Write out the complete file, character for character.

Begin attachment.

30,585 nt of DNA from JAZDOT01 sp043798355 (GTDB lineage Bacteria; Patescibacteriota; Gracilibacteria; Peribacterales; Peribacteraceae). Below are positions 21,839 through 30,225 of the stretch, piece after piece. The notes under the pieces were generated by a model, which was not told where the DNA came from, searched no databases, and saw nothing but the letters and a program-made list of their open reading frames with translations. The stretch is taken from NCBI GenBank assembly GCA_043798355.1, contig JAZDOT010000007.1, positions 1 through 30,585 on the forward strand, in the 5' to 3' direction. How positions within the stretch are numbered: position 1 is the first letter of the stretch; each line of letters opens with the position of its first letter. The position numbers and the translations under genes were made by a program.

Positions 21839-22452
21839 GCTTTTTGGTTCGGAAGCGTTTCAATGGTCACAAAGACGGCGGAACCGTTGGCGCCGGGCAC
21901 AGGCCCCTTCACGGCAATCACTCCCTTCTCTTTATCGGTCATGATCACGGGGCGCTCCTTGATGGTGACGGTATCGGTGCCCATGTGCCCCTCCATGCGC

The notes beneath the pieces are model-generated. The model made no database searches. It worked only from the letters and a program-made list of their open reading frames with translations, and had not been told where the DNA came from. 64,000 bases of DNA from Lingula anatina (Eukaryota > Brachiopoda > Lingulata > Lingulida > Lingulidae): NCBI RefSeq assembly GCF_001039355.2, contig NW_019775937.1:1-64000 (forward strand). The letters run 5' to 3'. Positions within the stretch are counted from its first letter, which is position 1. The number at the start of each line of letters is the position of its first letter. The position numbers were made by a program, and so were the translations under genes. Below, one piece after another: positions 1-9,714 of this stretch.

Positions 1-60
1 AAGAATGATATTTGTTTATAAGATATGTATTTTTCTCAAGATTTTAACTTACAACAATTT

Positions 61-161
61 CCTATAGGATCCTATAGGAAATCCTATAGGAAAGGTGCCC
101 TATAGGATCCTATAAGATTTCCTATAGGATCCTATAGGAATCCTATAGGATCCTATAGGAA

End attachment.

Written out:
30,585 nt of DNA from JAZDOT01 sp043798355 (GTDB lineage Bacteria; Patescibacteriota; Gracilibacteria; Peribacterales; Peribacteraceae). Below are positions 21,839 through 30,225 of the stretch, piece after piece. The notes under the pieces were generated by a model, which was not told where the DNA came from, searched no databases, and saw nothing but the letters and a program-made list of their open reading frames with translations. The stretch is taken from NCBI GenBank assembly GCA_043798355.1, contig JAZDOT010000007.1, positions 1 through 30,585 on the forward strand, in the 5' to 3' direction. How positions within the stretch are numbered: position 1 is the first letter of the stretch; each line of letters opens with the position of its first letter. The position numbers and the translations under genes were made by a program.

Positions 21839-22452
21839 GCTTTTTGGTTCGGAAGCGTTTCAATGGTCACAAAGACGGCGGAACCGTTGGCGCCGGGCAC
21901 AGGCCCCTTCACGGCAATCACTCCCTTCTCTTTATCGGTCATGATCACGGGGCGCTCCTTGATGGTGACGGTATCGGTGCCCATGTGCCCCTCCATGCGC

The notes beneath the pieces are model-generated. The model made no database searches. It worked only from the letters and a program-made list of their open reading frames with translations, and had not been told where the DNA came from. 64,000 bases of DNA from Lingula anatina (Eukaryota > Brachiopoda > Lingulata > Lingulida > Lingulidae): NCBI RefSeq assembly GCF_001039355.2, contig NW_019775937.1:1-64000 (forward strand). The letters run 5' to 3'. Positions within the stretch are counted from its first letter, which is position 1. The number at the start of each line of letters is the position of its first letter. The position numbers were made by a program, and so were the translations under genes. Below, one piece after another: positions 1-9,714 of this stretch.

Positions 1-60
1 AAGAATGATATTTGTTTATAAGATATGTATTTTTCTCAAGATTTTAACTTACAACAATTT

Positions 61-161
61 CCTATAGGATCCTATAGGAAATCCTATAGGAAAGGTGCCC
101 TATAGGATCCTATAAGATTTCCTATAGGATCCTATAGGAATCCTATAGGATCCTATAGGAA